WHO Focusing on Non-communicable Diseases

Last week I was in Moscow, Russia – watching history in the making. It was the first time the World Health Organization (WHO) has ever invited non-government groups to discuss an issue at an officially sanctioned meeting (typically WHO discussions are limited to representatives of member nations); and the topic was focused on non-communicable diseases (NCDs), the prevention of chronic or lifestyle disease.

The WHO has determined four areas of emphasis in this fight:

  1. elimination of tobacco use, 
  2. increase in physical activity, 
  3. a healthy diet (specifically less salt, less fat, less sugar), and, 
  4. avoidance of the harmful use of alcohol. 

If all the population of the world would achieve even part of these important lifestyle changes, there would be a huge reduction in premature death from heart disease, stroke and cancer!

There is convincing evidence that premature death from NCDs is the epidemic of the future–and it has begun today. This problem is not limited only to highly developed countries. Obesity and diabetes are huge problems even in developing countries. In fact, in most countries today there are more premature deaths from NCDs than from traditional communicable diseases.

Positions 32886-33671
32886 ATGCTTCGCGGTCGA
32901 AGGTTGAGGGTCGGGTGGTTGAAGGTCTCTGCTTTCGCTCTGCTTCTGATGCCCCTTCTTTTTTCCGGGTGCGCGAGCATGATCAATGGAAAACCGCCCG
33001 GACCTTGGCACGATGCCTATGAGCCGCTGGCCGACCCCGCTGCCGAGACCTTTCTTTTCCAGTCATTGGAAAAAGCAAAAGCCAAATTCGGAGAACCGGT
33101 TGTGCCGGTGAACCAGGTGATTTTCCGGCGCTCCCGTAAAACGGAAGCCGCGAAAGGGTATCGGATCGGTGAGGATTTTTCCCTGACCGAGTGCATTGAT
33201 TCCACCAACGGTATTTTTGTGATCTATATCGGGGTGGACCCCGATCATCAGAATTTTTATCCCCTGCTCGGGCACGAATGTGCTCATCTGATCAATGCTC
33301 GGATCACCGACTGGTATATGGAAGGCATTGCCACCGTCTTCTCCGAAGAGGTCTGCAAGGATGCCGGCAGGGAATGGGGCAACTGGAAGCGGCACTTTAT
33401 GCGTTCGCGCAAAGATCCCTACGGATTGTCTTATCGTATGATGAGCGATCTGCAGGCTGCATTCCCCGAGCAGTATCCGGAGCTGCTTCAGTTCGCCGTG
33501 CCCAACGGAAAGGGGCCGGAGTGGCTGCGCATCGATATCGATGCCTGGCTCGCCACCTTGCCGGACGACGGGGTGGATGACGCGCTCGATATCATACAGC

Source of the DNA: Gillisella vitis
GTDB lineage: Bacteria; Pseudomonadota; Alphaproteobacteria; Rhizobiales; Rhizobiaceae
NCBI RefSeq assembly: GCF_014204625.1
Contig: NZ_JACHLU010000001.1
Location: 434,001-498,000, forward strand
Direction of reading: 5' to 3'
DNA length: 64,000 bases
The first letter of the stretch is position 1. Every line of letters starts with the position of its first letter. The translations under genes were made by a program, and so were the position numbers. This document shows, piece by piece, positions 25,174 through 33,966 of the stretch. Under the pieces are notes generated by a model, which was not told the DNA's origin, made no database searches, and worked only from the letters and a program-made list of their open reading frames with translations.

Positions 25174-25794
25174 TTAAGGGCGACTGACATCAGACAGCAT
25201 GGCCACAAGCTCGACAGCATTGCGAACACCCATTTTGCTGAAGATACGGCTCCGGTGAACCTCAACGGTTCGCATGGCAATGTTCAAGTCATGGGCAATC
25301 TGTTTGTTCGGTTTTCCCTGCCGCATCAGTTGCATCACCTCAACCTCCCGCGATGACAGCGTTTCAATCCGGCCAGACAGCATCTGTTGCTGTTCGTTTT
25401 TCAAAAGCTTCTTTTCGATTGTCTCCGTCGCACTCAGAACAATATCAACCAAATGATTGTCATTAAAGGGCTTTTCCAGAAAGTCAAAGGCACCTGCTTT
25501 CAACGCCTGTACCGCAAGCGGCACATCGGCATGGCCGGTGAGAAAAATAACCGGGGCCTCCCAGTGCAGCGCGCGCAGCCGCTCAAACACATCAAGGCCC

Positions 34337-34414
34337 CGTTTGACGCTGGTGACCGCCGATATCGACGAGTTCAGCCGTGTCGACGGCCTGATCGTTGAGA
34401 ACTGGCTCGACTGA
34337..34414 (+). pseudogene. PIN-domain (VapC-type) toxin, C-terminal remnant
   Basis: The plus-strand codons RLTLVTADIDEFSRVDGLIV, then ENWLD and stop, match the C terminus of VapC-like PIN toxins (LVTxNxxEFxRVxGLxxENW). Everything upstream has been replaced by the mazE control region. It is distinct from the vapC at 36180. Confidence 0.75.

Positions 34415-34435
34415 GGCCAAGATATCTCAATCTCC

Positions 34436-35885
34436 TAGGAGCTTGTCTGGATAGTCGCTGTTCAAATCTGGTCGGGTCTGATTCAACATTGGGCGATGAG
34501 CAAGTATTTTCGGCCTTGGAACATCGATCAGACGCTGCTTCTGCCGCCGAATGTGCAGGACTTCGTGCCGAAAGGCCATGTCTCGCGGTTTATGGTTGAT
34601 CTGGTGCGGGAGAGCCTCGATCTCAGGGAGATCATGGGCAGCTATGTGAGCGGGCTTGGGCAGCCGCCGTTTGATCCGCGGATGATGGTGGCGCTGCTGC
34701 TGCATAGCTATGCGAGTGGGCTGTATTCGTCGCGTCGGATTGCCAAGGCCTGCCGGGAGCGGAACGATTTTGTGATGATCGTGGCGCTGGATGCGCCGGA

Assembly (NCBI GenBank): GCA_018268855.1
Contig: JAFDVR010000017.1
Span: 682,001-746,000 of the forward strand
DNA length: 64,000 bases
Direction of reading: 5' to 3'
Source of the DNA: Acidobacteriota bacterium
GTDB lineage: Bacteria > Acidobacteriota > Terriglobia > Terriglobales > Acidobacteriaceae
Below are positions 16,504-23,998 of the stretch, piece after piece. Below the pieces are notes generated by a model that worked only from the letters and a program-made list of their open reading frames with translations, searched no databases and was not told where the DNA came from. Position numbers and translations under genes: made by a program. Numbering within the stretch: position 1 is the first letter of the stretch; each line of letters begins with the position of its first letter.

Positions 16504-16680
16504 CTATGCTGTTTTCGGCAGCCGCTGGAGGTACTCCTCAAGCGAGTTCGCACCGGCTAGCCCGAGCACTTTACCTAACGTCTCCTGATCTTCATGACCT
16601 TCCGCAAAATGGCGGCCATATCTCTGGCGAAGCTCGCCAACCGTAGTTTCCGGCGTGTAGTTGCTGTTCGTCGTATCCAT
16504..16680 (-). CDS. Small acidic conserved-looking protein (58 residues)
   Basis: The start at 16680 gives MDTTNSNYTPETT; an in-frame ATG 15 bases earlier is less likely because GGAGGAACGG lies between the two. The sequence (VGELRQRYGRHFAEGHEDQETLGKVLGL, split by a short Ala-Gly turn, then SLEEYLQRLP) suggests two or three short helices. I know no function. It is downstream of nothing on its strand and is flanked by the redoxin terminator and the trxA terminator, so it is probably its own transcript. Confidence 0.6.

One of the Moscow attendees put it this way: NCDs are a problem of the poor in the economically advantaged countries and of the wealthy in the developing countries

The first time I visited Russia, almost 20 years ago, there was only one McDonald’s in Moscow, and there were long lines to get in. Last week it seemed like the golden arches were on almost every corner. Fast food was available on every street corner, all high in salt, fat, and sugar — and all increasing the risk of NCDs!

Here at PositiveChoices.com, we fully support WHO’s goals. The whole purpose of this website is to provide information and motivation toward good health choices. Each of us can make a difference by the daily choices we make.

How about you? Are you making PositiveChoices each day to reduce your risk of NCDs?